Cumberland, Maryland (Black Population)
On December 15, 1894, a list of the schools of Allegany County was issued. It included the Cumberland Colored School. It had a total enrollment of 131 pupils. Mr. J. C. Johnson was principal, and it had one teacher.
On July 17, 1925, the Board of Education of Allegany County offered for public sale a two story brick building on North Mechanic Street formerly occupied as a Black grammar school. The building had been vacant for the last few years, with the construction of the Frederick Street High School building for all Black children. The building had been erected in 1898 and served as a Black school until 1920. It was sold to Tasker G. Lowndes for $12,300.
On March 27, 1899, the Black people of Cumberland formed a society, known as the United Order of Higher Education. The Society was to give a series of entertainments, the first to be the following Wednesday evening at the Odd Fellows Hall on Baltimore Street. The proceeds of the entertainment were to be used in fitting up a room to be used as a Normal School. The committee in charge was composed of A. W. Marsh, J. H. Jones, and C. H. Plummer.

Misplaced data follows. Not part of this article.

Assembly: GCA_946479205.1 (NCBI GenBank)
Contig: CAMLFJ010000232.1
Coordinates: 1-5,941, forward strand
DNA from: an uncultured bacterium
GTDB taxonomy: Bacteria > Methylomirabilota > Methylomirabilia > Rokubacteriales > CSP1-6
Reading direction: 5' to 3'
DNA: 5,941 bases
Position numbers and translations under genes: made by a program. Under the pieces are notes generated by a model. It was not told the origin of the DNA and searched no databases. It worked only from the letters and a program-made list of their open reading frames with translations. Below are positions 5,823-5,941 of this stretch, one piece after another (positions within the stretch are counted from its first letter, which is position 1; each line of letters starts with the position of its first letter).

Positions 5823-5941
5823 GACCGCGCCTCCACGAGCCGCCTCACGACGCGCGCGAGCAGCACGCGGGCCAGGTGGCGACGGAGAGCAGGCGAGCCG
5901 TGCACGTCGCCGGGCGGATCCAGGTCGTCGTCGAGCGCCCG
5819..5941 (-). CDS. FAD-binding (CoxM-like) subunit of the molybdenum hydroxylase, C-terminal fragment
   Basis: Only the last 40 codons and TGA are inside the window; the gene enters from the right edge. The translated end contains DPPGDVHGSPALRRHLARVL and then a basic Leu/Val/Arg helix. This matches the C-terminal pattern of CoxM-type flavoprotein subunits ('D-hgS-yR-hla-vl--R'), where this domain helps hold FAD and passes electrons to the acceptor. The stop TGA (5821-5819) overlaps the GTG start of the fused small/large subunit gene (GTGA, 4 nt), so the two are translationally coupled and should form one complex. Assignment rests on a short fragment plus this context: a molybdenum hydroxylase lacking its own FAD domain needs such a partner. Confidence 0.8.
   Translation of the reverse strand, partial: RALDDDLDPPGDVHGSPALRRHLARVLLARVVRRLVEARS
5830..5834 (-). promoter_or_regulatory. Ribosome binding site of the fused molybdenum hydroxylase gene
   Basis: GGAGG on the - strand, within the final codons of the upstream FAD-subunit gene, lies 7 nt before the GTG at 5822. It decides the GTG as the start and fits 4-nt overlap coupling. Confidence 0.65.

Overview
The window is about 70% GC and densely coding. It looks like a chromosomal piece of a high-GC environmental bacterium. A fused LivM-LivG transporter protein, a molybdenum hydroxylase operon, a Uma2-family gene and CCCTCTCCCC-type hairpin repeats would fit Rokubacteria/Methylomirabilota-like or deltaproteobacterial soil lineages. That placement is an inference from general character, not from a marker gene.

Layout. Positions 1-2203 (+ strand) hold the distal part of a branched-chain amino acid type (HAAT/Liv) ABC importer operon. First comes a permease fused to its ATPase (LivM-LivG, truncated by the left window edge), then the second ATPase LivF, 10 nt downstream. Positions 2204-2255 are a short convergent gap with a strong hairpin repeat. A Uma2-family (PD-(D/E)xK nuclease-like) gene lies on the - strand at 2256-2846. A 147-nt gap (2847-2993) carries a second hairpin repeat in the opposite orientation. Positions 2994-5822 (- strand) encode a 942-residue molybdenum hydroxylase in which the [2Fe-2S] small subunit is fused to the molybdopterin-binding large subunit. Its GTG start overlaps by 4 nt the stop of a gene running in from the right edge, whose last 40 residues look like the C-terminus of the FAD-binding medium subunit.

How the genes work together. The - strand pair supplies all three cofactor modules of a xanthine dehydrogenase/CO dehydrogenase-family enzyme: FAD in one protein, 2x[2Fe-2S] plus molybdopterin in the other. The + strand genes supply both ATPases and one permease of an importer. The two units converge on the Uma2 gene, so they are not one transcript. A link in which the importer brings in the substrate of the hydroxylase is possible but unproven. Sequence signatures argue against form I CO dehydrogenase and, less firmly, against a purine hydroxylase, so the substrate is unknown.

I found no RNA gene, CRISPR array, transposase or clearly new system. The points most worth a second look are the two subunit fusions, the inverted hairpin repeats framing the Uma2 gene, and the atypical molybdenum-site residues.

On March 29, 1899, the entertainment held at Odd Fellows Hall marked the opening of the Normal School, which was to hold day and night sessions. The school room adjoined the Odd Fellows Hall on Baltimore Street. J. H. Jones was principal, assisted by Professor Moore.
On June 16, 1920, the graduation class of the Hack high school was entertained by Ann Coromer at the home of Dr. Thomas W. Koon, where she was employed. Instrumental and vocal music was featured, after which lunch was served. The graduation class included Janet Smith, Liza and Lulu Dougherty, May Ridgeley, and Goldie Peak.
Miller, Herman J.
Mayor and Council, City of Cumberland
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Cumberland (Md.), history
Cumberland (Md.), 1700-1976